A prolonged pause followed that statement. Brother Zok, Skar, and Jade all met eyes. Then they put away their weapons.
“What’s going on?” Jade asked. “We were very worried about you.”
“I appreciate it. I know I don’t talk about my time in the Southern Kingdoms much. An old friend there has sent for me. I want to know why.”
Skar tilted his head to the side. “Your friend sent for you to be kidnapped in such a fashion?”
The Gnome shrugged. “He said she would probably resist and that I need to ensure she comes. I don’t let my clients down. She’s not hurt.”
“Do you wish for us to accompany you?” Jade asked.
Artemis mulled over the thought for a moment. She supposed if she were to share her past with anyone, these companions that had risked their lives for her were as good as it could get. So she nodded. “Yes, I would appreciate all of you having my back. But . . . where’s Unolé?”
After a wary exchange of glances Brother Zok answered, “We don’t know. We’ve sent her messages and I even tried to scry on her. But there’s nothing. We’ve sent word to Jade’s family to be on the lookout for her within the city.”
“Perhaps she’s left to chase a lead on her sister,” Artemis offered.
“Let’s hope so,” Jade stated. “If something has happened to her as well, we don’t have any leads.”
With her companions joining her in the cart or walking alongside, they continued on the dirt road. Hours passed, and the sun traveled down the horizon. After two more hours of travel Jade, sitting in the cart beside her, leaned close.
“There is something you need to know,” the Druid whispered, strands of dark brown hair falling before her eyes. “Brother Zok and I have lost our enhanced abilities from Vicrum.”
Artemis blinked, and it took several moments for the meaning of these words to set in. “You mean Brother Zok can’t run fast anymore? And fire burns you now?”
Jade nodded. “But Skar has retained his abilities. We think it has to do with killing our doubles in Oceala. They were tied to the wish we made with Vicrum’s lantern, and so our abilities were lost with them.”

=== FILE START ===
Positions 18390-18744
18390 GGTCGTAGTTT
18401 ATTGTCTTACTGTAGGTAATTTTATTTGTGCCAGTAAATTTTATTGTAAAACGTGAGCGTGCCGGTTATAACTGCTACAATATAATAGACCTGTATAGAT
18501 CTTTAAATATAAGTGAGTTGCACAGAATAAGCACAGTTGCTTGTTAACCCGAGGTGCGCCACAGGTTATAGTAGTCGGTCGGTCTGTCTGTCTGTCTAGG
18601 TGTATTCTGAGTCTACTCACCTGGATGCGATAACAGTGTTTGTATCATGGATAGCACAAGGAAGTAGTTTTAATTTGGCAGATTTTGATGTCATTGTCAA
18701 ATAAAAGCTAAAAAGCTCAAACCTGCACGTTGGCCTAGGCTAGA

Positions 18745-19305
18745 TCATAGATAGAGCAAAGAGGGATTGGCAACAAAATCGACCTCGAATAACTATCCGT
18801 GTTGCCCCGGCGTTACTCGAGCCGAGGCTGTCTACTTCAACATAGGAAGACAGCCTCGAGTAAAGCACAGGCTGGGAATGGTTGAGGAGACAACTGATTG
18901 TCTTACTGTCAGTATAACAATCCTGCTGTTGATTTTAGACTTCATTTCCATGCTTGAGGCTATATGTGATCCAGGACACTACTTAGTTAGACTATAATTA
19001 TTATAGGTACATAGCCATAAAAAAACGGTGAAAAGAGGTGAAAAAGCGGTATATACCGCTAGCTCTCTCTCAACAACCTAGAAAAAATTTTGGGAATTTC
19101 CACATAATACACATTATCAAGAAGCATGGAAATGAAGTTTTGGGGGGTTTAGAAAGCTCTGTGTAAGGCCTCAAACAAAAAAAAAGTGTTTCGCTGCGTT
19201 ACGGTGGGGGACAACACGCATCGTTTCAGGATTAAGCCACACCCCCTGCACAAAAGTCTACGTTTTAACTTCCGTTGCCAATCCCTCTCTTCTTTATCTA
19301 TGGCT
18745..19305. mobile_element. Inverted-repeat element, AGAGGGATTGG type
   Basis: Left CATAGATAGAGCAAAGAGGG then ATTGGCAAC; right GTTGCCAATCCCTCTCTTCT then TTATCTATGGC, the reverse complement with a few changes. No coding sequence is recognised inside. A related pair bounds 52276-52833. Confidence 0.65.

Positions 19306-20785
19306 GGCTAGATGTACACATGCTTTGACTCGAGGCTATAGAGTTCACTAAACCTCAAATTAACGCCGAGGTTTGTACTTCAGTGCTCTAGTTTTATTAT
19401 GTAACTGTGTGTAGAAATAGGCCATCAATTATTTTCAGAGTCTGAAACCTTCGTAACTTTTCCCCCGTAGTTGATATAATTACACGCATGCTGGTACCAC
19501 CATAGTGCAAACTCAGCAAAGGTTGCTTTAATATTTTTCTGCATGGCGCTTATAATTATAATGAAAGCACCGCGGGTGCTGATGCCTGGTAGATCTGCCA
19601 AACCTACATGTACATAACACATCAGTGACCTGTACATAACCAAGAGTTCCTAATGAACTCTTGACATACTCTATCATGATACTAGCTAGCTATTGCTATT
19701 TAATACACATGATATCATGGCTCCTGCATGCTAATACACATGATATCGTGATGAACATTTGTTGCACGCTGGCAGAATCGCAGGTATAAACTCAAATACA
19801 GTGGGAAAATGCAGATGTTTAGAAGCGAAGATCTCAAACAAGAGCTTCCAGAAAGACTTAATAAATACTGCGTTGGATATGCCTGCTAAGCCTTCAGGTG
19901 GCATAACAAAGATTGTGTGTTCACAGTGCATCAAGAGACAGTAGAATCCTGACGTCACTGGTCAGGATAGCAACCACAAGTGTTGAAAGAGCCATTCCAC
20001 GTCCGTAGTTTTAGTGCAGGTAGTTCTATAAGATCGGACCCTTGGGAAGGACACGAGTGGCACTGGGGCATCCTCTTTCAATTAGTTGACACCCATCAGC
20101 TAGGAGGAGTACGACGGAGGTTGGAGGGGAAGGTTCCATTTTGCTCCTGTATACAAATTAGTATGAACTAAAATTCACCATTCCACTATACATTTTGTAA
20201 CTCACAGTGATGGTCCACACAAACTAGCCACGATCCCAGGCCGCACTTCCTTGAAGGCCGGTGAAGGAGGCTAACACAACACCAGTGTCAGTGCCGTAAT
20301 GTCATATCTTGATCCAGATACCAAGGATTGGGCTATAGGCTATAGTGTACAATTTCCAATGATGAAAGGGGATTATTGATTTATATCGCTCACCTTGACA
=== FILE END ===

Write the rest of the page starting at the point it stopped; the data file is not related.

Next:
“Then I should still have my teleportation,” Artemis said. “But Sen will have lost his metallic scales.”
“We believe so.”
This was startling news. They had begun to rely on these enhancements greatly. Artemis knew all of them were capable warriors and spellcasters in their own right. However, with the gifts Vicrum had bestowed on them they had an edge on all their enemies. She felt sorry for Sen, Jade, and Brother Zok. She knew Jade had specifically wanted to be invulnerable to fire because of her visions of the dragon attack on Oceala. That had come to pass and they’d been victorious. But Brother Zok loved his speed.
Their doubles were gone, which was a good thing. And while herself and Skar retained their abilities, they also had doubles out there in the world still. Artemis did not like that thought.
The two fell into silence as their travel continued. The landscape around Artemis grew more and more familiar, until they turned off the road and to a sight the Half-Elf hadn’t seen in many years. A clearing broke in the forest. For several yards there was only grass until it reached a steep cliff. The cliff overlooked a vast land below. The Southern Kingdoms. And perched at the very edge was an enormous tree with branches that cast the ledge in shadow.
Standing underneath the tree, silhouetted against the setting sun, was Lysander. He was alone, wearing a thin blue cloak over leather armor. And as he turned at the sound of their approach, Artemis was taken aback by how much older he looked. He was the same age her father would have been, and deep worry lines cut into his fair Human face. His gray hair was short and wispy, and a thin beard ran along his jaw. His blue eyes were bright but tired, and that look did not fade from them even as he smiled.
“Artemis Wolfsbane,” Lysander greeted. “It has been some time, indeed. I hope you are not too angry at being summoned.” His gaze skimmed over her companions. “I did not expect you to come with anyone.”
Artemis vaulted from the back of the cart. Her heart hammered at the familiar locations around her, but she kept her expression and tone in control. “My friends came looking for me. I thought they might want to see the man who arranged for such a rough kidnapping.” She couldn’t help the next words. “It is good to see you, though. How did you know . . . ?”
“That you are still alive?” He chuckled. “Some talkative Gnomes.”
His smile was warmer this time. “I do apologize for this. I realize you want to stay in hiding and I do not blame you. But the situation here is dire and I don’t know who to go to for help.”
Artemis crossed her arms, barely aware of her friends drifting up behind her and taking in the sights. “What’s going on?”
“War has returned to the Southern Kingdoms. Armies of Humans, Orcs, and Elves run unchecked through our land, and no single city has organized the strength to formally stand against them. Not that it would matter. They are scattered and have no fortress. At least, not that we’ve found.”
Artemis frowned. “I don’t understand how this is a job for me. Reach out to Gaea for assistance. They are haughty there, but I’m sure you can convince them. You’re a good talker.”
“It’s not that,” Lysander sighed. “What I need is not an organized attack force. I need stealth and subtlety. Because my-“ His voice broke, and his mouth turned downward in deep sorrow. “My wife and son have been captured and kept as prisoners of war.”